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Taiwan Semiconductor Manufacturing Company (TSMC) leads the world in the manufacturing of semiconductors, from the simplest for household appliances to the most sophisticated for cell phones and electric cars. It currently dominates 28% of the market.
TSMC’s iron grip over the market has pushed its market capitalization to over 590 billion, making it the eleventh most valuable company in the world. TSMC’s hegemony in the semiconductor industry should come as no surprise, considering that it produces the prized microchips for customers such as Apple, Nvidia and AMD.
Unfortunately, TSMC has not been able to keep up with demand, so it has earmarked $28 billion for an expansion in its production capacity. A good portion of this investment is to expand its extreme ultraviolet lithography processes, a laser and plasma technology that allows it to accelerate the manufacture of microchips.
The manufacturing business has become increasingly concentrated in so-called foundries (semiconductor fabs), which seem to be getting scarcer as time goes by. While there were up to 25 competitors at the peak of microchip technology in the year 2000, today there are only three manufacturers in the world: Intel, Samsung and TSMC. The other foundries have been relegated to making less complex chips for appliances and other more basic electronic products.
The high cost of setting up a semiconductor fab is one of the reasons why there are so few manufacturers. Building a foundry can mean an investment of $20 billion. Due to the rapid technological advancement in microchip manufacturing, there is a risk that in 5 years the facility will be completely obsolete, so in these locations, microchip production runs 24/7.
To be profitable, a foundry must produce hundreds of millions of semiconductors each year and sell them at high premiums to justify its operating costs.
The costly business has begun to impact Intel, which for years dominated the microchip market and has relegated part of its operation and outsourced production to TSMC, concentrating semiconductor manufacturing in a single company.
Although Samsung still dominates the market by volume of microchips, the South Korean giant focuses mainly on the manufacture of memory microchips, not microchips with logical operation as TSMC, which makes it the main supplier of companies like Apple and Qualcom (the 5G internet company).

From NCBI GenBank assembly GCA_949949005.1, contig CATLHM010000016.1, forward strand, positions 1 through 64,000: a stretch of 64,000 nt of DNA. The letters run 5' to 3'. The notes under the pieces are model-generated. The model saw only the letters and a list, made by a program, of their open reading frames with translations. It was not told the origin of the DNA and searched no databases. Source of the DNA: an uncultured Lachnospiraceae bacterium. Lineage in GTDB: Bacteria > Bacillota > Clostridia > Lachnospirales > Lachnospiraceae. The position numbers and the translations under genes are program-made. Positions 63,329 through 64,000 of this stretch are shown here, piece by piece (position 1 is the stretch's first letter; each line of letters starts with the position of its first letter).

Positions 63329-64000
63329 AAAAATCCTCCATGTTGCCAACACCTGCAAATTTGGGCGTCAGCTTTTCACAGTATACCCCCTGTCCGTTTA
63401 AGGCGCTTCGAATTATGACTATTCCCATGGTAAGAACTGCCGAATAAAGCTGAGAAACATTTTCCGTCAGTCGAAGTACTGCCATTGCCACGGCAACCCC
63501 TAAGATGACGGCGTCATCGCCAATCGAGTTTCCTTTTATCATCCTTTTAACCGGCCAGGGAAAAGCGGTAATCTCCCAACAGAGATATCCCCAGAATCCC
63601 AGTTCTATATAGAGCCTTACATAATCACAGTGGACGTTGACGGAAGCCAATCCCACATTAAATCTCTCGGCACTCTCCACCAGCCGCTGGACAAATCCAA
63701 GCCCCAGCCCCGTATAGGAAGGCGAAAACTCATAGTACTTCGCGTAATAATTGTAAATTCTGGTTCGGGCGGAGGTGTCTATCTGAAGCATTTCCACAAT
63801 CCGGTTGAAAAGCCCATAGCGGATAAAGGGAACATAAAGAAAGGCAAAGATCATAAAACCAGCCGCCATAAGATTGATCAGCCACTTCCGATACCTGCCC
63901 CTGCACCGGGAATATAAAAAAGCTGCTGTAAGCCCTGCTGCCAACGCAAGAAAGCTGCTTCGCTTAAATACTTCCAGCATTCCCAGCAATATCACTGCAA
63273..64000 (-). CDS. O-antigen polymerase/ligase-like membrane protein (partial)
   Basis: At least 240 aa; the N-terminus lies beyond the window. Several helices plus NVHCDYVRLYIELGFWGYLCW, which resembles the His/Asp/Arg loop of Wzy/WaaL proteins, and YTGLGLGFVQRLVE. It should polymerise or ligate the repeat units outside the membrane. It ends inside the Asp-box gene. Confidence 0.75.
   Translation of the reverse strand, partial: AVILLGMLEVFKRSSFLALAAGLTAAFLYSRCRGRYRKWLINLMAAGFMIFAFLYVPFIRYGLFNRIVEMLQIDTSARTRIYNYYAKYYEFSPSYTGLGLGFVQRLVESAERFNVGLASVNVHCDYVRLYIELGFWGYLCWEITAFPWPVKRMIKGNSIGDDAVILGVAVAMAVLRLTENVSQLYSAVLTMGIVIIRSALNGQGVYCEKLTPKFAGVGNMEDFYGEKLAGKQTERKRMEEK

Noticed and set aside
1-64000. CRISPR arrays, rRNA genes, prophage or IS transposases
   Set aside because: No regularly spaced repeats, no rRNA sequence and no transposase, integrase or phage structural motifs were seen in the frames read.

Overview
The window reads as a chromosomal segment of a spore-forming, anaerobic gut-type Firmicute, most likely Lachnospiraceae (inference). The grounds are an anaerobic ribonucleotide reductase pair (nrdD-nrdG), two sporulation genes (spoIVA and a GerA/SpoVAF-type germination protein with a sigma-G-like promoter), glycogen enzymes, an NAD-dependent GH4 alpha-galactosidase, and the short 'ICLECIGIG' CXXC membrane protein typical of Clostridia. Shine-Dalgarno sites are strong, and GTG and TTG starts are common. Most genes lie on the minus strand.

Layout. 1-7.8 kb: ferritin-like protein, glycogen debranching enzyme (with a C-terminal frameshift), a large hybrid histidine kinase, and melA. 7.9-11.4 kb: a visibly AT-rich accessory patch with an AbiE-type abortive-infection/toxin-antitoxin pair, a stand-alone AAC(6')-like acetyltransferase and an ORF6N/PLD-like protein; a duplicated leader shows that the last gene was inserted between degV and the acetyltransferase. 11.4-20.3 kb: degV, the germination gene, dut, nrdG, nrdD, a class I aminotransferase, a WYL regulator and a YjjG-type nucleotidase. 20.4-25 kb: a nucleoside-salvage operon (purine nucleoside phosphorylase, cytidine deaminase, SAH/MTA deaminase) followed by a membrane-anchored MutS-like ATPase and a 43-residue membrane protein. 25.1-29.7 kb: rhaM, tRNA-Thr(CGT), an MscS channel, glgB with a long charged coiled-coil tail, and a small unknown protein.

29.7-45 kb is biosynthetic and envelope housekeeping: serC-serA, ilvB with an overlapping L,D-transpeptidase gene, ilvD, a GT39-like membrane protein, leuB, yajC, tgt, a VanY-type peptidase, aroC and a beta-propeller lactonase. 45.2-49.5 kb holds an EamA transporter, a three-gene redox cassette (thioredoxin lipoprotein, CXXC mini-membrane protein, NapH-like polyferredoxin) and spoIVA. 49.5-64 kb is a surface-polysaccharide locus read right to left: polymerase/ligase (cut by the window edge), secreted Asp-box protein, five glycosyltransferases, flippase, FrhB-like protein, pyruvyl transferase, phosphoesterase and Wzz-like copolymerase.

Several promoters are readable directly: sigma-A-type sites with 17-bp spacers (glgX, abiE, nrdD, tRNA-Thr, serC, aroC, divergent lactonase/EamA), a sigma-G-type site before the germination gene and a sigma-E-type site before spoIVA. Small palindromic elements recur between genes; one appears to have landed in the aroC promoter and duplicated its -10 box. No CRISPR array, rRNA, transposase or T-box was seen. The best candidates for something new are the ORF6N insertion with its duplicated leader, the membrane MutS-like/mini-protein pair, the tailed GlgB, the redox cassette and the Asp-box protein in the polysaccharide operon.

China’s plan to boost its capabilities in the manufacturing of semiconductors
The problem lies not only in the fact that TSMC has a lot of market power, but that it is located in Taiwan. Since the end of the Chinese Civil War and the relocation of Chiang Kai-shek’s government-in-exile to the island of Formosa, which we know today as Taiwan, the People’s Republic of China has denied the legitimacy of the Taiwanese government and claimed the territory it now occupies as its own.
Although Taiwan is a commercial and technological power, diplomatic pressures from the People’s Republic of China have led only a few nations to recognize the island as a sovereign state.
Taiwan’s political isolation is also aggravated by the escalation of tensions between the United States and China, which today face a trade war. The sanctions imposed by the Trump administration have undoubtedly affected companies such as Huawei, which recorded a drop in revenues due to the shortage of microchips. For its part, TSMC’s sales to suppliers in China fell by as much as 70% last year.
Naturally, the Chinese government has not stood idly by and is investing heavily in the semiconductor market. It has earmarked up to 50 billion in a pooled fund to support the industry.
The fact that the United States’ main economic and military rival is getting stronger in the semiconductor field represents a danger for Americans. Against this backdrop, President Biden has announced 50 billion in support for the semiconductor industry as part of his infrastructure plan.
Experts are skeptical that these investments will soon succeed in opening the bottlenecks in the supply chain. In the meantime, the world will have to continue to rely on the semiconductor manufacturer TSMC in Taiwan.
Economist, writer and liberal. With a focus on finance, the war on drugs, history, and geopolitics // Economista, escritor y liberal. Con enfoque en finanzas, guerra contra las drogas, historia y geopolítica